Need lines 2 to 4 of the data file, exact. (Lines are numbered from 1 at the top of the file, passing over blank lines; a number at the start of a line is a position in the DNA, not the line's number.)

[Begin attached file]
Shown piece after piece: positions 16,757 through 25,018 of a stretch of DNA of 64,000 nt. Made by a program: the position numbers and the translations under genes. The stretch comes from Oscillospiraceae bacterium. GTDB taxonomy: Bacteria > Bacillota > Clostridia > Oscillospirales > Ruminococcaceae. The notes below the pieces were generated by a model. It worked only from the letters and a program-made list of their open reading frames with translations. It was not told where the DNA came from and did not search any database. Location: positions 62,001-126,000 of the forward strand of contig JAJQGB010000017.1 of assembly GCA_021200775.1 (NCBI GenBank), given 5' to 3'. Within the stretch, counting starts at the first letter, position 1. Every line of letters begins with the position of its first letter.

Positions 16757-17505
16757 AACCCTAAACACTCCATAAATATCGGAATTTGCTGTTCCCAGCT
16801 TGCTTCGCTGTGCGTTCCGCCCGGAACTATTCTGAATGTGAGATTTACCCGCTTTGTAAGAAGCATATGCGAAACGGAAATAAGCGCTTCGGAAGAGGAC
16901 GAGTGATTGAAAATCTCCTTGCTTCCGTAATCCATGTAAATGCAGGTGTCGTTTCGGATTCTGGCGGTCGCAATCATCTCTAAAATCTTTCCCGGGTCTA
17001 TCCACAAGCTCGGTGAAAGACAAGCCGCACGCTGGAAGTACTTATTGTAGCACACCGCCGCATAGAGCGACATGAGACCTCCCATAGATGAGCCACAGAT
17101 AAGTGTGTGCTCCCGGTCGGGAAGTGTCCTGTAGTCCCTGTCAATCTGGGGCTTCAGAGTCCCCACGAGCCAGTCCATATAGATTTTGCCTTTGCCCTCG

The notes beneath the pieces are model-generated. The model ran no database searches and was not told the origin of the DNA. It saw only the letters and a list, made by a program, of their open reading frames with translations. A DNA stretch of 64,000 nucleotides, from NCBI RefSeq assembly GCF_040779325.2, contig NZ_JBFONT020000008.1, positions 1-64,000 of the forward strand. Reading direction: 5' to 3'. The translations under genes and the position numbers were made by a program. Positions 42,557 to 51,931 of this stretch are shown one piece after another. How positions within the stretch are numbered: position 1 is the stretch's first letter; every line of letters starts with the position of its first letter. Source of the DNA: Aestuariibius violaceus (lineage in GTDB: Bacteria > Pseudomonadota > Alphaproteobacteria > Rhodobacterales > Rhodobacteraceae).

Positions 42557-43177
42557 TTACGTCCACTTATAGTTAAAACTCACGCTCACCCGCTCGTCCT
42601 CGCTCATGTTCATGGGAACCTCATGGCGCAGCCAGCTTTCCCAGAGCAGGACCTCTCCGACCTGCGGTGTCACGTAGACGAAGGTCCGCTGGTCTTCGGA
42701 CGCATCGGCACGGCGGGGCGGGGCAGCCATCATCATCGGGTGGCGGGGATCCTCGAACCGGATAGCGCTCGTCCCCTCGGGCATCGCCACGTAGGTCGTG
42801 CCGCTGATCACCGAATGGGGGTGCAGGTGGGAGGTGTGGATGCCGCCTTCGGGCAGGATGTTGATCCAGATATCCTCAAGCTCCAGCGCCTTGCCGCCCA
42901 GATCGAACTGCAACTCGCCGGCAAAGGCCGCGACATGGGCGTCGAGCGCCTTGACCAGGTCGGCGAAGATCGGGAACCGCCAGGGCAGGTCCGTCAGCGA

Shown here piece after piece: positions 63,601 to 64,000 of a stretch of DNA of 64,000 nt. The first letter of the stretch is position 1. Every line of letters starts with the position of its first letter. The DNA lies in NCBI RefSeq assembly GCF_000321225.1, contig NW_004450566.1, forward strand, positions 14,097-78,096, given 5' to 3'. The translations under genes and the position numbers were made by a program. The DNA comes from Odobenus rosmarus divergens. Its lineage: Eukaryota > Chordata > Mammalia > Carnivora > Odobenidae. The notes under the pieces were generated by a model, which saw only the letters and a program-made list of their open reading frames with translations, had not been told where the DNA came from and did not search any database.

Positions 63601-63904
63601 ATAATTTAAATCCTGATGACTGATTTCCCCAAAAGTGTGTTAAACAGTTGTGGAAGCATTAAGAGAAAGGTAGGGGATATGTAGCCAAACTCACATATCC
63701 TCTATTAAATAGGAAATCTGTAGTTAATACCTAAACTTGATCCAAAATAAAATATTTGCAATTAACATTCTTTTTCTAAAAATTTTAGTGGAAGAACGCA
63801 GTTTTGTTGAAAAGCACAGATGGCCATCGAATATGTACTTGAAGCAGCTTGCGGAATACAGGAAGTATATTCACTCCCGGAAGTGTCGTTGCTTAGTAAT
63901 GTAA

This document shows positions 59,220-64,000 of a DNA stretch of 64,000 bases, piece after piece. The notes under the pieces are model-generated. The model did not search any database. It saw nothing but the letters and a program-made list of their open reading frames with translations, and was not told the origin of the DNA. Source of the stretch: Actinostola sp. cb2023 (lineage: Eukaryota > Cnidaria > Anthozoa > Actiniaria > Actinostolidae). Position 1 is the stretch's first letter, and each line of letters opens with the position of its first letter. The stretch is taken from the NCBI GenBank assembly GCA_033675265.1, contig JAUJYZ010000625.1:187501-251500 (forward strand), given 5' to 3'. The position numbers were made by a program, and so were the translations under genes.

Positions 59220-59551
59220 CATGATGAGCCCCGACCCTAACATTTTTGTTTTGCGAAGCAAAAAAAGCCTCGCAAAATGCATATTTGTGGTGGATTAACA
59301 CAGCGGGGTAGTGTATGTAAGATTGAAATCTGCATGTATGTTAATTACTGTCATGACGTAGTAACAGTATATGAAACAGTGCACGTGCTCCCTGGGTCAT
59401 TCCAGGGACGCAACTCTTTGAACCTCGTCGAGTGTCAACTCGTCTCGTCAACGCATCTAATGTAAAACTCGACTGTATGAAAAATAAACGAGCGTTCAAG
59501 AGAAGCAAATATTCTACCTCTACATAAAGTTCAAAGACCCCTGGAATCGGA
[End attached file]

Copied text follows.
Positions 16757-17505
16757 AACCCTAAACACTCCATAAATATCGGAATTTGCTGTTCCCAGCT
16801 TGCTTCGCTGTGCGTTCCGCCCGGAACTATTCTGAATGTGAGATTTACCCGCTTTGTAAGAAGCATATGCGAAACGGAAATAAGCGCTTCGGAAGAGGAC